Gene’s Sausage Shop ‘meats’ need for value wine

Abe Froman, Matthew Broderick’s brief alter ego in Ferris Buehler’s Day Off, was the dubbed “The Sausage King of Chicago.” Ferris and his friends, of course, commandeered Mr. Froman’s table in a fancy restaurant, and thwarted any wine purchases by the sausage maven. (The cavalier teenagers drank soda pop, and paired it with… pancreas.)

Anyways, Abe Froman and other prime-beef-only executive types are often cast as the epitome of elite wine consumers: obsessed with Bordeaux futures, California Cab and 90-plus scores.

But let’s get back to the sausage motif for a moment. Yes, no matter their guise, sausages are often associated with polkas, beer and barrels – and the Beer Barrel Polka. But, a thriving North Side store has found a niche for selling great wine with its ubiquitous encased meats.

Gene’s Sausage Shop, a fixture on Belmont Avenue for years, opened a Lincoln Square location about two years ago. Shortly thereafter, it became the neighborhood’s go-to wine store. Owners Yolanda and Derek Luszcz are not only committed to quality and value in their wine offerings, but are passionate about wine’s lesser-known grapes and regions.

Far from being the neighborhood’s obligatory supplier of sweet Riesling or Schnapps, Gene’s Sausage Shop offers an eclectic, impressive collection of envelope-pushing conversation starters.

Value Wine Chicago sat down with the real sausage royalty of the city (minus the company of Ferris – although there were rumors swirling that he was playing hooky), and had a conversation about the wine industry from the retailer’s perspective:

Value Wine Chicago: Gene’s is known for its deli and European foods. How much has the wine department grown at Gene’s in recent months? What have you noticed in terms of consumer demand?

Yolanda Luszcz: You’re right about our deli, we are mostly known for making more than 40 varieties of ham and smoked sausages here under our own brand name. Then, more recently, we added beer, liquor and wine. About 3-4 months after we opened this location, we expanded our wine section just because the demand was so high.

Initially, we focused on all-European wines, but we’ve seen a rise in sales for South African wines, plus those of New Zealand. We still sell a lot of French wines, like Côtes-du-Rhône and Beaujolais. The Austrian wines, such as Grüner Veltliner, are very good sellers in the summer, to pair with crisp, summertime salads. For reds, the Zweigelt and Blaufrankisch from Austria’s Burgenland are doing quite well, too.

VWC: Tell me about your method of purchasing. Do you taste every wine that goes on display?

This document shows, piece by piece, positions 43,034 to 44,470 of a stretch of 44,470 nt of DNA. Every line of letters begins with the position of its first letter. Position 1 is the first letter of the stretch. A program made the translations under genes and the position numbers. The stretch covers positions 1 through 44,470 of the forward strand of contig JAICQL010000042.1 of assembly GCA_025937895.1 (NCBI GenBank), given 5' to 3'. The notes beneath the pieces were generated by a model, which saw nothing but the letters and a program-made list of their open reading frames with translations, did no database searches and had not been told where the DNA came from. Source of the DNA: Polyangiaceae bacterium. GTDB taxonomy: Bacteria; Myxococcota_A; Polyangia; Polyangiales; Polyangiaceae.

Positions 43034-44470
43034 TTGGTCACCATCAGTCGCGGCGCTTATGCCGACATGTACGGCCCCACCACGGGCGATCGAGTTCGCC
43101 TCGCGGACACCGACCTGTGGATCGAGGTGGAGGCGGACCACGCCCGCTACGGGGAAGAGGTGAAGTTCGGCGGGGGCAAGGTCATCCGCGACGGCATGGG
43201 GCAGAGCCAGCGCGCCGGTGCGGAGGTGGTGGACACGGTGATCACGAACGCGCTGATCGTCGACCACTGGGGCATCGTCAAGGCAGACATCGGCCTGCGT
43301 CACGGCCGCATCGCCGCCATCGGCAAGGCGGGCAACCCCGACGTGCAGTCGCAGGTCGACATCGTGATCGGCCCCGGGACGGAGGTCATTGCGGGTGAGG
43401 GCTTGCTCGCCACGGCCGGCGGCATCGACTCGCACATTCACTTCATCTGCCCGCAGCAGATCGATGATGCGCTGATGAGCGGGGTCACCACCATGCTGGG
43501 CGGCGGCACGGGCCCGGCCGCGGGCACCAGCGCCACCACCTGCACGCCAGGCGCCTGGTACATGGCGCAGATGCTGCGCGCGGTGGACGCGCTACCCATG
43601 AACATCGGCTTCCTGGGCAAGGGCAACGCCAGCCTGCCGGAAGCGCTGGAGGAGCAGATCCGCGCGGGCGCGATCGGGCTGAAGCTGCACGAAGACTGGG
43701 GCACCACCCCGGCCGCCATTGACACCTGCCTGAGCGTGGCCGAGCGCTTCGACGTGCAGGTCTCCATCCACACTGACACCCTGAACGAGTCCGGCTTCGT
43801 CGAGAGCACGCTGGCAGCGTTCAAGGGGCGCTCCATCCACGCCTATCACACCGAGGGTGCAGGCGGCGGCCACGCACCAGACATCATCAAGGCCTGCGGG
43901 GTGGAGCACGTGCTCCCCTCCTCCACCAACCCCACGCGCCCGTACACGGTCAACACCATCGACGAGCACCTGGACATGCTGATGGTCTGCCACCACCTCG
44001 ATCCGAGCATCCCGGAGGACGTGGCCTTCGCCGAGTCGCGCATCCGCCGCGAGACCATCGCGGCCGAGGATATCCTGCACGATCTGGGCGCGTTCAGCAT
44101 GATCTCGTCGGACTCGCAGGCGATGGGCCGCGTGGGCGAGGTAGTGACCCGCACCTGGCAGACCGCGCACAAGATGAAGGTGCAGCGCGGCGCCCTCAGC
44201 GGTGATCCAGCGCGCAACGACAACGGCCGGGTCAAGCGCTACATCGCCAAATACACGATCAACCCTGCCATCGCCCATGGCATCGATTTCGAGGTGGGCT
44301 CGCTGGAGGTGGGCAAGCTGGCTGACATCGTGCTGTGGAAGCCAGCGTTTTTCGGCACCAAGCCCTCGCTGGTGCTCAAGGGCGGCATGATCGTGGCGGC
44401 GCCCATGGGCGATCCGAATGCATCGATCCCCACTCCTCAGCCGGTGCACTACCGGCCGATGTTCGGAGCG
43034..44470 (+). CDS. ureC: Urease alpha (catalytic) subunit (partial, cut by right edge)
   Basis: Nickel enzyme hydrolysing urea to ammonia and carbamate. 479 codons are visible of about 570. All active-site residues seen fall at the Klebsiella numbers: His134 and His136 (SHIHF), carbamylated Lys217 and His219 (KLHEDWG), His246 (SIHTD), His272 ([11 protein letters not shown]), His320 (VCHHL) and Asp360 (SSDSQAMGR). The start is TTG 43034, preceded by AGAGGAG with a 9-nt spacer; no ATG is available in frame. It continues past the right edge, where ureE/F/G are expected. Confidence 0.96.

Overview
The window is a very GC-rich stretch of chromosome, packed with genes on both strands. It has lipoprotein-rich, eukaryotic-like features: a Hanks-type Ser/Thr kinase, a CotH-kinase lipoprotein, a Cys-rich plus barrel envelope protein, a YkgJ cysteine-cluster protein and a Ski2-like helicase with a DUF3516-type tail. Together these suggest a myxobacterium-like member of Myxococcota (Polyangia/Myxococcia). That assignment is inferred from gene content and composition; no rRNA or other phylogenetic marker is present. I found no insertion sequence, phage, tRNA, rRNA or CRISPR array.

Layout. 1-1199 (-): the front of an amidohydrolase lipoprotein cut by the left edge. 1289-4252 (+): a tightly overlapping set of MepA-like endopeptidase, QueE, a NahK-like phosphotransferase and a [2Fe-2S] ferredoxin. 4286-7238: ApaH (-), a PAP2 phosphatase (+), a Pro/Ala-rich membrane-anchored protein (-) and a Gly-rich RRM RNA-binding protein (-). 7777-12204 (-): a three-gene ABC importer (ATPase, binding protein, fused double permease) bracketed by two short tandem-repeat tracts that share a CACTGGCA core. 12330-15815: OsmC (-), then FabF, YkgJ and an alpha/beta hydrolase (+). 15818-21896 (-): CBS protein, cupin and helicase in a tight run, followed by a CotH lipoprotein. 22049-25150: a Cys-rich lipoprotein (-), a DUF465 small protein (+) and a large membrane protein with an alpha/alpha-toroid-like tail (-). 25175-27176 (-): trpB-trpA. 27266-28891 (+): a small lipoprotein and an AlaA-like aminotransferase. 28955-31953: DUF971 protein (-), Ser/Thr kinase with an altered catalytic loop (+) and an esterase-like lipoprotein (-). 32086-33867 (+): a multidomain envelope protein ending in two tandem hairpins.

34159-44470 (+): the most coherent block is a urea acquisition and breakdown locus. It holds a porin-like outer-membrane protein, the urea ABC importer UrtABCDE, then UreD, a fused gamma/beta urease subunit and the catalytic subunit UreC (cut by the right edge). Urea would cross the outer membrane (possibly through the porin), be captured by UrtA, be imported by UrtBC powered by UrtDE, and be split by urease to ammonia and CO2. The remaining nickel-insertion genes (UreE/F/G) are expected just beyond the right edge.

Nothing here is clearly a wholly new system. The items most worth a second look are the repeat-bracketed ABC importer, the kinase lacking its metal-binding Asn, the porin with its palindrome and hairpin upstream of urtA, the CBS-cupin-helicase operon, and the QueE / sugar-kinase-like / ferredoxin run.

YL: Yes, I do the wine buying here, and taste with the salespeople when they come in with their samples. My brother and I both usually try to sit down and do the tastings with them. I also include some of our employees in the tastings when possible, because even if I might not like a particular wine, somebody else might enjoy it. Wine is a very personal thing. I can give my opinion, but I want the others’ input. Say I don’t like it during the tasting, but two others do like it – we might put it on the shelf anyway to see how it moves. One wine I really like, and had to insist on, is Furmint – a white wine from Slovenia.

VWC: What are some of your best-selling wines in the value sector (wines priced under $15)?

YL: La Vieille Ferme Rouge – that one really does well here. Both the Maipe Malbec and Torrontés are big sellers. Also, people really like the Spanish Montepalma, a white blend of Verdejo and Viura. Broke Ass Wine – a red blend from Australia that shows a donkey with a Band-Aid on its rear end on the label – was often a first purchase by our customers as a joke to bring to parties. But, people came back and told us how delicious it was. It sells for $6 per bottle, and on average, we sell five cases of it per week.

VWC: Any personal favorites?

YL: For white wine, my favorite is Albariño. We have the Benito Santos for $10. Traditionally, it’s paired with seafood, but I think it’s versatile enough to enjoy with just about anything. One lighter red I really like, though, is Yealand’s Pinot Noir, from New Zealand. I would pair that with chicken or Beef Bourguignon.


About Thomas Caestecker

I have had the privilege to witness the wine industry through both the corporate and media lenses for several years. My conclusion: The value sector has the potential for real growth in the industry. Luxury wines are battered by the economy; inexpensive bulk wine is simply cheap. This blog's mission is to reveal competitively priced, under-the-radar wines.
This entry was posted in Austrian wines, Mediterranean wines, Obscure red wines, Obscure white wines, Southern Hemisphere wines, Spanish wines. Bookmark the permalink.

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